Working in Chongching

Hotel New Year Floral Display

Working in Chongching

Chongching is a large port city in southwest China on the upper portion of the Yangtze River. It is the fourth largest municipality in China. This City has the Three Gorges Dam on Yangtze as one of the main tourist attractions. I saw the area leading to the dam as we drove by but sadly did not have time to visit. The City was damaged by a large earthquake in 2008 and it looked like many of the buildings were still being torn down from all the damage. 

The teams had gathered together from many parts of the US and many parts of China. We spent the morning on introductions and presentations from the various groups.  It was a full day of meeting and touring areas of the city that were under development by the Chinese government.  Of course the government is proud of the development and wants to show it to visitors from technology companies.  In one area they were building an entire technology park complete with rail stations, shopping and housing.  It was a very well planned community with all the amenities to live and work in a central area and is planned to be completed in 10 years. It is a massive undertaking and very impressive.   We went into a building to see a topographical model of the entire development. As we entered the building we were saluted by guards. It was an eye opener and a reminder that the Chinese government is running the development.  

As we toured one building it was obvious that some of the workers were actually living in the buildings they were constructing. They had hung their clothes to dry and they were cooking on a single burner hot plate.   My observations were that living where you work like this was not such an uncommon practice.  The building was very cold with no heat as it was largely complete on the outside but the inside was really just a shell with the interior walls barely under construction.   There were a large number of people working in this area; one group was lined up digging with shovels by hand in front of the building preparing for landscape. I imagine they all hunkered down in the building at night to eat and sleep out of the weather. Chongching is very cold and damp in the winter and is also famous for its foggy weather, which hangs around about 1/3 of the year.    The streets looked as if it was raining but they were just wet from the constant fog.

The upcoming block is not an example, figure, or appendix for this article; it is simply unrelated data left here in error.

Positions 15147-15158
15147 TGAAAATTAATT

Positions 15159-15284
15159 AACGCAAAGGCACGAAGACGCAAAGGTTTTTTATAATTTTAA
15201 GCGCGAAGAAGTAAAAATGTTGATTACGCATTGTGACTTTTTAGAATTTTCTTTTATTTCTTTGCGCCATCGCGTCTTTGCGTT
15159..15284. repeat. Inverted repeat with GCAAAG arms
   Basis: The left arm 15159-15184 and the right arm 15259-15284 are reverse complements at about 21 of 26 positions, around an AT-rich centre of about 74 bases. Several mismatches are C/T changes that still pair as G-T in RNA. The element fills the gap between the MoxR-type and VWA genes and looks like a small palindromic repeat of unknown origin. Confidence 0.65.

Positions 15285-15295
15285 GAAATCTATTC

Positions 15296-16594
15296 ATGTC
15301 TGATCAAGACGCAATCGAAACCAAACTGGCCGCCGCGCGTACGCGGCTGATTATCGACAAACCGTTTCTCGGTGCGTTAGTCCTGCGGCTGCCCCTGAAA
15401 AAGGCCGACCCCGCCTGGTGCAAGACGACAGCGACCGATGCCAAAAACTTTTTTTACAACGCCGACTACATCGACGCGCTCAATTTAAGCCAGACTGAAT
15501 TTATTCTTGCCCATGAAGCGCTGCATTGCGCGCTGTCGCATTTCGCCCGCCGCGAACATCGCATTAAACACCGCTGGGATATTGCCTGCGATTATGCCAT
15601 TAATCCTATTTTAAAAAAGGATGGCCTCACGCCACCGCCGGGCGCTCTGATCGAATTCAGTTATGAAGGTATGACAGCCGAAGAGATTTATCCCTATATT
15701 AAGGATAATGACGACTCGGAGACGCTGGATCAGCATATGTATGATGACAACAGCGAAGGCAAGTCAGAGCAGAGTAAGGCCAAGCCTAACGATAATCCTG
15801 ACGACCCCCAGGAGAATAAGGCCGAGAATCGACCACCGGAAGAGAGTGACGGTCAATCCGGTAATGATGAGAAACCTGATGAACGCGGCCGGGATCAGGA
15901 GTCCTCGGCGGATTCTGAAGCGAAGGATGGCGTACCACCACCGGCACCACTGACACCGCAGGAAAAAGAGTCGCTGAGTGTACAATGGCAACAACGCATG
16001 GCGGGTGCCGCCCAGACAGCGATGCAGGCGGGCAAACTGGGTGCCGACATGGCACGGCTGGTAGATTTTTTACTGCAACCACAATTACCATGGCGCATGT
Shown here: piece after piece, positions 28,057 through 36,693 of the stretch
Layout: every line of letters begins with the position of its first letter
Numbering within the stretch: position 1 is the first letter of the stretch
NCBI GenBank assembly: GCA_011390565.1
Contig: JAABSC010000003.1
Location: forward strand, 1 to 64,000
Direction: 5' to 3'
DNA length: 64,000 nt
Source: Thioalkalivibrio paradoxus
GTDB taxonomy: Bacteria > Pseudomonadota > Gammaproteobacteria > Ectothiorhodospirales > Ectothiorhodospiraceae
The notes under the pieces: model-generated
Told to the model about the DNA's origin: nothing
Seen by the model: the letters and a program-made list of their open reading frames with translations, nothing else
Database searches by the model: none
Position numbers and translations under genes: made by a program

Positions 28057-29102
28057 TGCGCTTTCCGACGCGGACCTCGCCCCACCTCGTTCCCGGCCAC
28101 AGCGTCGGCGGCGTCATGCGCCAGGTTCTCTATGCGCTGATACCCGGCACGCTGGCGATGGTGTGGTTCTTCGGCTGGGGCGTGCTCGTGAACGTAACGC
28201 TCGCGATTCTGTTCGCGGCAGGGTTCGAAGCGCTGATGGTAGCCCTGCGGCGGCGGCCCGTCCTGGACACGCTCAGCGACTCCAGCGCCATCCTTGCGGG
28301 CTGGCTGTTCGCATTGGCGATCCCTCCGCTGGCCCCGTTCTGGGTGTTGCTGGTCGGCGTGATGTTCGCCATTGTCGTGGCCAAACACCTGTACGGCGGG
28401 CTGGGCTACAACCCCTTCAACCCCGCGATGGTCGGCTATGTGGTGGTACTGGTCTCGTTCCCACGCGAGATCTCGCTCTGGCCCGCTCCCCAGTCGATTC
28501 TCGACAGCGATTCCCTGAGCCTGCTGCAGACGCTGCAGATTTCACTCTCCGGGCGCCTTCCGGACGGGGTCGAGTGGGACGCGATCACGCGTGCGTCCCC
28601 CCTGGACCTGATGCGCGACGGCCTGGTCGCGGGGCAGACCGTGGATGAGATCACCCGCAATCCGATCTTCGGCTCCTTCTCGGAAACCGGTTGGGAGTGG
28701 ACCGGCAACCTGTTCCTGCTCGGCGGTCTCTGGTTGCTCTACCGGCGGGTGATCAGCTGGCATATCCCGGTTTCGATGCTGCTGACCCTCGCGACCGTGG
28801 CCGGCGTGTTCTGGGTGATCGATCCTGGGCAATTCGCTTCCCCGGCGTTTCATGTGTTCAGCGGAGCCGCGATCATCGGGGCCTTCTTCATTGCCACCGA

This city is really a working city and a true picture of the working class.  Thirty one million people live in the Chongqing area and 200 million people travel to and from the city to work.  It is not uncommon to see street vendors standing or sitting outside all day and late into the night selling vegetables and other products along the edges of the street right next to the streaming traffic.   

I had the opportunity early in the morning to walk around the streets and have a closer view of everyday life. We purchased envelopes for Chinese New Year from a street vendor and we walked into the grocery right in the middle of a shopping mall to buy a few supplies.  I could not read one sign nor could I recognize any packaging. It was all completely new to me.  We purchased some Kleenex and some candy to take home.  I saw laundry soap and other items in what seemed like very small packages.   It started me thinking about how different my life was. Americans often wash their clothes after a full day of wear. I think it is common in China to wear the same clothes every day for a week.   In addition we have large houses to store large boxes of supplies.  That is also different in China.  I also noted the similarities; Cashier stations are similar to those in US stores and they had prepared hot foods for purchase to take home for a quick hot meal.   I did take pictures of the prepared food as there was not one thing in the steaming containers that I could recognize.